Queen’s University, Belfast have today announced that they are ending their financial support for the Belfast Festival.
The Ulster Bank Belfast Festival
received 13% of its funding from the university, which also hosted many events on its premises over the last 52 years. at Queens
While QUB blame the significant cuts to the public purse and their finances, the also point to the results of a recent strategic review of the festival “which endorsed the need for a redesigned and refreshed international arts event for the entire city and which has been welcomed by the remaining public stakeholders”.
The remaining festival stakeholders will “meet early next week to discuss the options for the future shape of Belfast’s only international, showcase arts and culture festival”.
Festival Director Richard Wakely put a bright spin on news that must have left him gutted:
Whilst this is disappointing news, it nevertheless represents a genuine opportunity to work constructively with our remaining public and private stakeholders to explore the redesign and re-launch of Festival as a city wide event of international stature and significance for 2015 and beyond.
This journey is made possible by the achievements we have made in the last two editions of Festival in 2013 and 2014, re-establishing our artistic credentials at home and abroad, increasing our audiences by 28% in 2014, adding annually £2million to the local economy and returning the Festival to good financial health.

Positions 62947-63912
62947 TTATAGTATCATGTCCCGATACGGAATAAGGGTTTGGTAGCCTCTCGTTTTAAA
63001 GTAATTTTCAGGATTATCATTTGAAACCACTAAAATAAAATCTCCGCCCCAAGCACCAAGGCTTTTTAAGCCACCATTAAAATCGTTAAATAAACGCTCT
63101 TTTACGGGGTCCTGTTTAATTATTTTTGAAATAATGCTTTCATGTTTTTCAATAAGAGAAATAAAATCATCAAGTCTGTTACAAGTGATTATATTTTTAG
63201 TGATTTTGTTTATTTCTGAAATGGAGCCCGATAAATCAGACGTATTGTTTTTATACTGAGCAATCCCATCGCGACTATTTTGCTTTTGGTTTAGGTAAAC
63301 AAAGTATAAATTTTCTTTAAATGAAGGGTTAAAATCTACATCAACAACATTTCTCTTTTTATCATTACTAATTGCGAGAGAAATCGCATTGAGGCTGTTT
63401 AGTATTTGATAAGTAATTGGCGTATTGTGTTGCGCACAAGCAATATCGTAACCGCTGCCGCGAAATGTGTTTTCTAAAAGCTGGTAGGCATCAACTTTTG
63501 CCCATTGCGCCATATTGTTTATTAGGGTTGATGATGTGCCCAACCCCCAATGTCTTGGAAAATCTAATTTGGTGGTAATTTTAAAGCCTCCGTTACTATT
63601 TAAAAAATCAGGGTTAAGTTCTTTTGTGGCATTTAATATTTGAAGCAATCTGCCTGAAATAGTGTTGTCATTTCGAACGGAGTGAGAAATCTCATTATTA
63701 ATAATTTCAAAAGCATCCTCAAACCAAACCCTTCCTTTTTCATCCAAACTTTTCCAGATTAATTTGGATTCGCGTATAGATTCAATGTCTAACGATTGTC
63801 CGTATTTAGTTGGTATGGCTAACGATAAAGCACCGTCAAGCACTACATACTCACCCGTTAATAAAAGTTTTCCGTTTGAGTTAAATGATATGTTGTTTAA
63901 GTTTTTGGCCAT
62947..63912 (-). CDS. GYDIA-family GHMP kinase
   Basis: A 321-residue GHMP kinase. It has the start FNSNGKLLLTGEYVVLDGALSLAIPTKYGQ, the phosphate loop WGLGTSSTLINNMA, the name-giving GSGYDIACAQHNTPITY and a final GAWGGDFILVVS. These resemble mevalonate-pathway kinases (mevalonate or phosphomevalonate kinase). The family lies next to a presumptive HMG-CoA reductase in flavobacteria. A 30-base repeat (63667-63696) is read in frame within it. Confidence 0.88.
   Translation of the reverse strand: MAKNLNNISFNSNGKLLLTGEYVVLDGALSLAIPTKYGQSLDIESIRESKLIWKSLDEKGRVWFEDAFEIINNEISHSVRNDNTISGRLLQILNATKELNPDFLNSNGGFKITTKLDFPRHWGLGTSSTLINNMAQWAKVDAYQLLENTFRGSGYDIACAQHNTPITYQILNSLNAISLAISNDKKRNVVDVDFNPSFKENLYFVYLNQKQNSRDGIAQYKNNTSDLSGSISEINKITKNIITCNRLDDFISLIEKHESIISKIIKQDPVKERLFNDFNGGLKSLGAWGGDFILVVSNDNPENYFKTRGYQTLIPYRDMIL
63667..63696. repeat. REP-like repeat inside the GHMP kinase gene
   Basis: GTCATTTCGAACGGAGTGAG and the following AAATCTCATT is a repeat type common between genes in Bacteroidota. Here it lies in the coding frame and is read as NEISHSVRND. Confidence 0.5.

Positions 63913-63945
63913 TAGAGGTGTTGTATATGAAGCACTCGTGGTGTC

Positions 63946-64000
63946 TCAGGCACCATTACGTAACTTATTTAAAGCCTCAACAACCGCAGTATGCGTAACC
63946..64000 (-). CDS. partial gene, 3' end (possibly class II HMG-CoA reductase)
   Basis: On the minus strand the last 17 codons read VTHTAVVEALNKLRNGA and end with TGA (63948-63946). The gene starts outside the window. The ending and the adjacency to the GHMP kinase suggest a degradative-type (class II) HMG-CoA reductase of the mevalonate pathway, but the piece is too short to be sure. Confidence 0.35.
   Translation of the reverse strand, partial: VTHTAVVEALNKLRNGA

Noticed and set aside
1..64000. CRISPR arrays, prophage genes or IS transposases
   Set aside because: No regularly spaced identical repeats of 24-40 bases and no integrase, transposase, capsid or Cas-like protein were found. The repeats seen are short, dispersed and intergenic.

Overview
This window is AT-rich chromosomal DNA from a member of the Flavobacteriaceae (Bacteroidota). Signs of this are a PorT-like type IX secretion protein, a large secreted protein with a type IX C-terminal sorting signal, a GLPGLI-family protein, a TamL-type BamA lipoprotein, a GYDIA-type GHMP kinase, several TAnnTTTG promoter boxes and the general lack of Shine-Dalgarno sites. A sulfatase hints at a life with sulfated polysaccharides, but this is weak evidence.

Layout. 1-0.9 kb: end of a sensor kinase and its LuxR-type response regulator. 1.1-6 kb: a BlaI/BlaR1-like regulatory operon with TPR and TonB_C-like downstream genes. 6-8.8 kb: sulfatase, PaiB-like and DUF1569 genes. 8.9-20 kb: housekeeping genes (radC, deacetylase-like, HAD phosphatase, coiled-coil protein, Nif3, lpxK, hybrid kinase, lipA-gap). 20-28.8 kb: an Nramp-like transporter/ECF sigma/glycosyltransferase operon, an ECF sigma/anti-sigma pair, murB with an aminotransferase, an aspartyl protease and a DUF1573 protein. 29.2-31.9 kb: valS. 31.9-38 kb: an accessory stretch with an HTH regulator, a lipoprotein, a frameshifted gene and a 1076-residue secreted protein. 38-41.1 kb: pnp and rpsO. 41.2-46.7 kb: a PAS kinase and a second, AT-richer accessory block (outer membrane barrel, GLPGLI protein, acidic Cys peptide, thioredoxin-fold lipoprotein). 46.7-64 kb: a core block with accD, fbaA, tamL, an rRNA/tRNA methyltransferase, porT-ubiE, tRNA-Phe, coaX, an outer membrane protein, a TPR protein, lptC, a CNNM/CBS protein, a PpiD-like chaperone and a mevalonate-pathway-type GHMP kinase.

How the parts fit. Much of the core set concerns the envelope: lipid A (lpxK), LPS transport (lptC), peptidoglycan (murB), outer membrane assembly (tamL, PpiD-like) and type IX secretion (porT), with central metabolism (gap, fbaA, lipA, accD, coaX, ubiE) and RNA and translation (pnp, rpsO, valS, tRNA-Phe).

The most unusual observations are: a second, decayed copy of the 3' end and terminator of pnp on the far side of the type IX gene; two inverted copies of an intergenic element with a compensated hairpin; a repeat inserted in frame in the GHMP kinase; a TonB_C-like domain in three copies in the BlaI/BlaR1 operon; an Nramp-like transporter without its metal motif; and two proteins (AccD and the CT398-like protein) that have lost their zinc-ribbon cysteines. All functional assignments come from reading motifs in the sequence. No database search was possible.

We welcome the opportunity to continue to work with our public Stakeholders including Arts Council Northern Ireland, Tourism NI, Belfast City Council and British Council and hope to announce the future of the event and dates for this year’s edition in the coming weeks ahead. Festival is also grateful to Queen’s for its support over the last 52 years and appreciates the difficult economic background against which this decision has been made.”
In recent years the Belfast Festival programme has become slimmer and focussed more on bringing artists and shows to Belfast that are of a scale or stature that they would not otherwise be able to be seen here, rather than just producing entertainment that can be found in the many other excellent local festivals.
The university’s withdrawal of funding flies in the face of arguments put up by academics like Prof John Brewer that the public university needs to put engagement and social good at the heart of its ethos, rather than becoming bursar-led.
Update – QUB pro-vice chancellor Tony Gallagher being interviewed on BBC Radio Ulster’s Evening Extra …
Alan Meban. Normally to be found blogging over at Alan in Belfast where you’ll find an irregular set of postings, weaving an intricate pattern around a diverse set of subjects. Comment on cinema, books, technology and the occasional rant about life. On Slugger, the posts will mainly be about political events and processes. Tweets as @alaninbelfast.